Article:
From master filmmaker Margarethe von Trotta comes Searching for Ingmar Bergman. This documentary film directed by von Trotta and Bettina Böhler, and written by von Trotta and Felix Moeller. On the 100th anniversary of his birth, internationally renowned director Margarethe von Trotta examines Ingmar Bergman’s life and work with a circle of his closest collaborators as well as a new generation of filmmakers. This documentary presents key components of his legacy, as it retraces themes that recurred in his life and art and takes us to the places that were central to Bergman’s creative achievements.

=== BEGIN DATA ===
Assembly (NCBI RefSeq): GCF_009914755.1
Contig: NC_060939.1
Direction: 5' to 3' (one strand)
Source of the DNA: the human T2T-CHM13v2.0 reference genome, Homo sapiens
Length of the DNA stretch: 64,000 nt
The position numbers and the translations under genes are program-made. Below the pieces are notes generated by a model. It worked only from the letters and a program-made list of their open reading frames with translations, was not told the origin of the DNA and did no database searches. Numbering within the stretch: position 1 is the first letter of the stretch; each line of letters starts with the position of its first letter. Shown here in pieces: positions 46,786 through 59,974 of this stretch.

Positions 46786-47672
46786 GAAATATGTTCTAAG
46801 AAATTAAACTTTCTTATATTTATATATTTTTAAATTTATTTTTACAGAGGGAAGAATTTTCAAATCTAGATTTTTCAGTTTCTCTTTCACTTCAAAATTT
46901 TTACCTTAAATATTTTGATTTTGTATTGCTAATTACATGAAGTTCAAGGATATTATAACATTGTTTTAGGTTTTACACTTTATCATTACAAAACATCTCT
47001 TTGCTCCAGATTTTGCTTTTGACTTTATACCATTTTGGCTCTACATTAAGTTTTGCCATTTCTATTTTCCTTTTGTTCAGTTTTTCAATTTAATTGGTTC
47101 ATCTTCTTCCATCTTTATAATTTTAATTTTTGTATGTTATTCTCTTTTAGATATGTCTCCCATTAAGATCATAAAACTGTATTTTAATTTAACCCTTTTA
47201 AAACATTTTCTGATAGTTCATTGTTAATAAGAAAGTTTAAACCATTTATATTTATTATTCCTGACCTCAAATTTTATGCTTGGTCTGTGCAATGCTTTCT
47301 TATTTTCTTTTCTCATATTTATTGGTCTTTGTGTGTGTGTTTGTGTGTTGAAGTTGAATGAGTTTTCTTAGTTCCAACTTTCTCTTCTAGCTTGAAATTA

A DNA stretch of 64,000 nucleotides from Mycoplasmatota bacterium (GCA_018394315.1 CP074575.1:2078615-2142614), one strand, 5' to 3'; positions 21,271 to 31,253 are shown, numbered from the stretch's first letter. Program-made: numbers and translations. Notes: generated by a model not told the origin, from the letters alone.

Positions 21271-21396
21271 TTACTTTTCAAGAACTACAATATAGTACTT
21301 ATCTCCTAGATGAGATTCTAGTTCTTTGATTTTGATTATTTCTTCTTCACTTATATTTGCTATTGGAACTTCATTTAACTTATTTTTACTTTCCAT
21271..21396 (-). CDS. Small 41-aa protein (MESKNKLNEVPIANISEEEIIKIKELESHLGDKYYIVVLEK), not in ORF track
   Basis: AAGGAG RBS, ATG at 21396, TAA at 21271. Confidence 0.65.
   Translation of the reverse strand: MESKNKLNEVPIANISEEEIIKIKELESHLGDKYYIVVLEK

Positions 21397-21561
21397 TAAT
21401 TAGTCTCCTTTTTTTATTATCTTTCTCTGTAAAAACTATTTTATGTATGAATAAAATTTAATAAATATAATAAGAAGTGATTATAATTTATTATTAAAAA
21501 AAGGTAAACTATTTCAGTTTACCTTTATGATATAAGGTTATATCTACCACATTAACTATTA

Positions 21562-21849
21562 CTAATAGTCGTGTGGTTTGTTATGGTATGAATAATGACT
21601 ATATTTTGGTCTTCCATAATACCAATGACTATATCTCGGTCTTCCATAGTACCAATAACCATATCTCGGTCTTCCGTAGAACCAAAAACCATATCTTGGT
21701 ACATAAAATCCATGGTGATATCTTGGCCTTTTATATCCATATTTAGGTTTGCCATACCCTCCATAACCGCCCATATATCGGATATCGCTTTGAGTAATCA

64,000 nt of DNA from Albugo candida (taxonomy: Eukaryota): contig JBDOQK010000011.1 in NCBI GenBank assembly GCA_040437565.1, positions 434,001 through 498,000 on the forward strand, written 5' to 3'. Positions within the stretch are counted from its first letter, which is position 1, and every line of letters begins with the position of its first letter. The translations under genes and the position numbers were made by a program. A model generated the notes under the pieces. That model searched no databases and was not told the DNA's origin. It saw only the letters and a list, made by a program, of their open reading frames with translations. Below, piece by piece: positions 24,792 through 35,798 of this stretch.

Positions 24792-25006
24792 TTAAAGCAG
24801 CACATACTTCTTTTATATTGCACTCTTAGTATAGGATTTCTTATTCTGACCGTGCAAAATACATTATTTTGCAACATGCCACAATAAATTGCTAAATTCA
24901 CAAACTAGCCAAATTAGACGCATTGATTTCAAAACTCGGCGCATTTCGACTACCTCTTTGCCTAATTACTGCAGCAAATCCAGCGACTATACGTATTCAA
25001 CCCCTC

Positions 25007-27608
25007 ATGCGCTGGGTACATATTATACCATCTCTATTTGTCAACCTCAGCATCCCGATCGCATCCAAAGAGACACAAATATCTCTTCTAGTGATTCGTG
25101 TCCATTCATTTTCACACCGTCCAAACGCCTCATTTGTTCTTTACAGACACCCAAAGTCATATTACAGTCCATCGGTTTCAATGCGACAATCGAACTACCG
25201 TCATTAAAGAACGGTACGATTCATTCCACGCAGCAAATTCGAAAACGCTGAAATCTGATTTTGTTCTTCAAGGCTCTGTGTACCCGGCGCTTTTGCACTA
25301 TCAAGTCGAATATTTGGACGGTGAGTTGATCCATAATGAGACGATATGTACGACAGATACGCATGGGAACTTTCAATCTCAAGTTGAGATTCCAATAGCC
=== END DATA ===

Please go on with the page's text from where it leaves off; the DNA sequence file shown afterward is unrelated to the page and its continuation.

The Seventh Seal (1957), Wild Strawberries (1957), Persona (1966), Cries and Whispers (1972), and Fanny and Alexander (1982), just to name a few, are all part of the body of work of renowned Swedish filmmaker, Ernst Ingmar Bergman. Born on 14th July 1918, Bergman is considered to be among the most accomplished and influential filmmakers of all time. Bergman directed over sixty films and documentaries for cinematic release and for television screenings, most of which he also wrote. He also directed over 170 plays. He eventually forged a creative partnership with his cinematographers Gunnar Fischer and Sven Nykvist. Among his company of actors were Harriet and Bibi Andersson, Liv Ullmann, Gunnar Björnstrand, Erland Josephson, Ingrid Thulin and Max von Sydow. Most of his films were set in Sweden, and many films from Through a Glass Darkly (1961) onward were filmed on the island of Fårö. Bergman retired from filmmaking in 2003 and passed away on 30th July 2007. Philip French referred to Bergman as "one of the greatest artists of the 20th century ... he found in literature and the performing arts a way of both recreating and questioning the human condition." Director Martin Scorsese commented; "If you were alive in the 50s and the 60s and of a certain age, a teenager on your way to becoming an adult, and you wanted to make movies, I don't see how you couldn't be influenced by Bergman ....It's impossible to overestimate the effect that those films had on people."